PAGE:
In March 2010, as he was preparing to vote for the health care law, conservative advocates published photos of then-Rep. Steve Driehaus (D-OH) with his family — and posted his address, and directions to his house — on the internet.
Then-House Minority Leader John Boehner, who represents a district adjacent to the one Driehaus served, told a conservative magazine that Driehaus would be a “dead man” in Cincinnati if he voted for the legislation. After the vote, Driehaus vented.
“These comments that have been made by Republican leaders can serve as—I don’t know if I want to say an excuse or perhaps permission for people who may be unbalanced, who may be calling with these threats,” Driehaus told me.
Driehaus confronted Boehner about the interview on the floor of the House. “I told him it was inexcusable,” Driehaus said. “It doesn’t really matter the way you meant it, nor the way I accept it. It’s how the least sane person in my district accepts it.”
From the August 2009 town halls through the passage of the health care law Democrats made the very same argument — that political vitriol can incite unhinged people — that law enforcement officials are making now in the wake of the Arizona shooting spree.
No one was more prescient than then-House Speaker Nancy Pelosi, who saw this scene play out in 1978, when a jaded San Francisco supervisor, Dan White, murdered his colleague Harvey Milk — a gay rights activist — and mayor George Moscone.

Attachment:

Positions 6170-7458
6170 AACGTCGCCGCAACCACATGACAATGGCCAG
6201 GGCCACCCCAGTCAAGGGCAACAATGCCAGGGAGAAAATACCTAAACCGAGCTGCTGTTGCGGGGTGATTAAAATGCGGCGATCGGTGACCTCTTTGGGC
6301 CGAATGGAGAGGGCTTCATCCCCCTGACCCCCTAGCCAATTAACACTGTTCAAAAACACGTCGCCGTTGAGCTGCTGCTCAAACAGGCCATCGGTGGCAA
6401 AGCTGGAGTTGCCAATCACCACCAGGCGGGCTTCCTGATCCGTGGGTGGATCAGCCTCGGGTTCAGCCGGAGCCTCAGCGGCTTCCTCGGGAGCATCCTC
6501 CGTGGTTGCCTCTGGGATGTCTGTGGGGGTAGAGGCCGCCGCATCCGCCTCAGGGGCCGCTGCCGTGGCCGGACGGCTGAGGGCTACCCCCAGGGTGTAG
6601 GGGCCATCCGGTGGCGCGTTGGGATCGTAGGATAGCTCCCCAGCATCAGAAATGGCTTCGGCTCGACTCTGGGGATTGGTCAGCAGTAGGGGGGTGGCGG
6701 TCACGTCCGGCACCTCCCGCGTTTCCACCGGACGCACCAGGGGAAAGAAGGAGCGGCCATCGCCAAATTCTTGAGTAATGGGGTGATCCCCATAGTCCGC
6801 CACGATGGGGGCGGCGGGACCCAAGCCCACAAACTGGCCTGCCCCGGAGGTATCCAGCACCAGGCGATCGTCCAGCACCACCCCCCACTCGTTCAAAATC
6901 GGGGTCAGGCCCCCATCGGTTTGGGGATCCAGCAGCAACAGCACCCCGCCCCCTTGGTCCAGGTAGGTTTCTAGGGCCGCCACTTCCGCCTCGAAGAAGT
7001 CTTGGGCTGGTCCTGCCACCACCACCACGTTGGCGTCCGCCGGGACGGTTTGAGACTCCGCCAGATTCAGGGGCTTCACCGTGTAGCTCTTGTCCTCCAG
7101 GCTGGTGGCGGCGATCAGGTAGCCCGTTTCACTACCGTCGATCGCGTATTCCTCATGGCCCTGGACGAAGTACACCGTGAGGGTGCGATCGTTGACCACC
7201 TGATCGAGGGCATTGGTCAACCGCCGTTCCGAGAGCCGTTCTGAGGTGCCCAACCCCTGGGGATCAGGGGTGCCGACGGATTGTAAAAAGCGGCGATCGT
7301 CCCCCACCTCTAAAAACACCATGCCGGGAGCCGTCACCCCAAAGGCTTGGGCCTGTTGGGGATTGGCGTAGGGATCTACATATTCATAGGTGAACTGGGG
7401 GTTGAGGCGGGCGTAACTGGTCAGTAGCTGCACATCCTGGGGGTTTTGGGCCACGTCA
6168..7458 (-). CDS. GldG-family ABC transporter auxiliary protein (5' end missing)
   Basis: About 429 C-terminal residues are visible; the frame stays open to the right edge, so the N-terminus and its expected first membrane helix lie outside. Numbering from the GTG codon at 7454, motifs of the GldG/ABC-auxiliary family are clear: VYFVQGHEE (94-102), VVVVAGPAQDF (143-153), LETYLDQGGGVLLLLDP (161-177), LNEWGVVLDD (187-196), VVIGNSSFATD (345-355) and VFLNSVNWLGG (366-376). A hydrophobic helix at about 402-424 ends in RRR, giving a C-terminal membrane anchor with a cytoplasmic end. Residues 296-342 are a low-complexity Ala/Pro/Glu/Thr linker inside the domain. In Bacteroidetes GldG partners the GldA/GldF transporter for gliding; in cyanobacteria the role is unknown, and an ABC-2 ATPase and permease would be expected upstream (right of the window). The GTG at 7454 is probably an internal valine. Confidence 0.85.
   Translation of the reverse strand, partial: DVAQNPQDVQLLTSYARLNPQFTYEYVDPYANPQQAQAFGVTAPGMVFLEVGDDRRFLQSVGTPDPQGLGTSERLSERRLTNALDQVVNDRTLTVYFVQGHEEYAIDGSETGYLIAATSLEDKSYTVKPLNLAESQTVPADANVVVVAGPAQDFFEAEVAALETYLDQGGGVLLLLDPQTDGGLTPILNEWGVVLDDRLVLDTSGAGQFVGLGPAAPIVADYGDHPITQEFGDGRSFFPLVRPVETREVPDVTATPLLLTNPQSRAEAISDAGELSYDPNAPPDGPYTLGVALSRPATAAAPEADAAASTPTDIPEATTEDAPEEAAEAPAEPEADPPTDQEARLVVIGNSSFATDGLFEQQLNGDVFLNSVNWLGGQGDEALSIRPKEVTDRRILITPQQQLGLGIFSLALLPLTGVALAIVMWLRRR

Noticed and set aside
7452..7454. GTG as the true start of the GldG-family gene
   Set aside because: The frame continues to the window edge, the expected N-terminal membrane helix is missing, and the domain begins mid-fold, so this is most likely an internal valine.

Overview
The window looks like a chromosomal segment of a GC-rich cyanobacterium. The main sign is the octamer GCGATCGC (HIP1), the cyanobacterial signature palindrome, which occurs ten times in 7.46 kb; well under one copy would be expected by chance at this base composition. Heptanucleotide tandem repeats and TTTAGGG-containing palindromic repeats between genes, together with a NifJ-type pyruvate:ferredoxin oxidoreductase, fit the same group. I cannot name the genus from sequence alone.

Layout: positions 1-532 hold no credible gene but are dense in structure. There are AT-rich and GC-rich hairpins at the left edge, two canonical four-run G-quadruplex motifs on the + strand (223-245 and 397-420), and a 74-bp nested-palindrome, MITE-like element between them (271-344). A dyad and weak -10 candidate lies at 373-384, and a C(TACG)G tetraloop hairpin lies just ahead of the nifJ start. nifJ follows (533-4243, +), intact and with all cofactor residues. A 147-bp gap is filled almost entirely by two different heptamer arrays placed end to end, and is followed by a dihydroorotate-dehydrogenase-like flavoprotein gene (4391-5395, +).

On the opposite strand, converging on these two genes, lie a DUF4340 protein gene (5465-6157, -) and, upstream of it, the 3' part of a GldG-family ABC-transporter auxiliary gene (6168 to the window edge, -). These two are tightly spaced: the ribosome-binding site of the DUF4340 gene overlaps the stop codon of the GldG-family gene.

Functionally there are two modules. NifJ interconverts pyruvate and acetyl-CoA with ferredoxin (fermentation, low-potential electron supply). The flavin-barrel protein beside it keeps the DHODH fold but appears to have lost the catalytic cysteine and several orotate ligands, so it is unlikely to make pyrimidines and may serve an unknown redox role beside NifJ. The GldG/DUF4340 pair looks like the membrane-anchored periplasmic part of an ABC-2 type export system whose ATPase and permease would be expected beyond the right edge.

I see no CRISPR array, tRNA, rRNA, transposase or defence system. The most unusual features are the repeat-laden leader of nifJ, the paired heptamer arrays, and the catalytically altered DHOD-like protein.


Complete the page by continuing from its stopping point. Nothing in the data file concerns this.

“I have concerns about some of the language that is being used because I saw, I saw this myself in the late ’70s in San Francisco, this king of rhetoric. It’s very frightening, It created a climate in which violence took place,” Pelosi said in September 2009.
Six months later, as Congress took its final votes on the bill, Republican House members revved up a furious crowd from the balcony outside the Speaker’s lobby, and cheered on the House floor as protesters chanted “kill the bill” from the viewing gallery. Pelosi reiterated the same concern.
Leadership, she said, has a responsibility to serve as “an example of how we express our differences and understand the impact that our words have on others. The best way to do that is to very clearly state that this is inappropriate.”
“It’s inappropriate for members of Congress to stand up and cheer when these sentiments are expressed,” she added
Both times, Republicans responded by turning the tables on Democrats.
“Speaker Pelosi is right that the American people are upset, but it is her own words that continue to fuel voter frustration in America,” said NRCC chairman Pete Sessions after Pelosi’s September remarks.
In March, then-House Minority Leader Eric Cantor lashed out at the entire Democratic leadership for trying to tie conservative rhetoric to acts of violence, real and potential.
In a press conference yesterday, Pima County Sheriff Clarence Dupnik said overheated rhetoric is a major driver of lone-wolf violence — that if unstable people believe the government is a threat to their mortal freedoms, violence will seem like a logical remedy.
“I I think that when the rhetoric about hatred about mistrust of government about paranoia about how government operates, and to try to inflame the public on a daily basis 24 hours a day 7 days a week has impact on people especially who are unbalanced personalities to begin with,” he said.
At the same event, FBI Director Robert Mueller made the same point using milder language.
“The ubiquitous nature of the Internet means that hate speech and other inciteful speech is much more readily available … than it was eight or 10 or 15 years ago, and that absolutely presents a challenge for us,” he said.
Brian Beutler is TPM's senior congressional reporter. Since 2009, he's led coverage of health care reform, Wall Street reform, taxes, the GOP budget, the government shutdown fight, and the debt limit fight. He can be reached at email@example.com.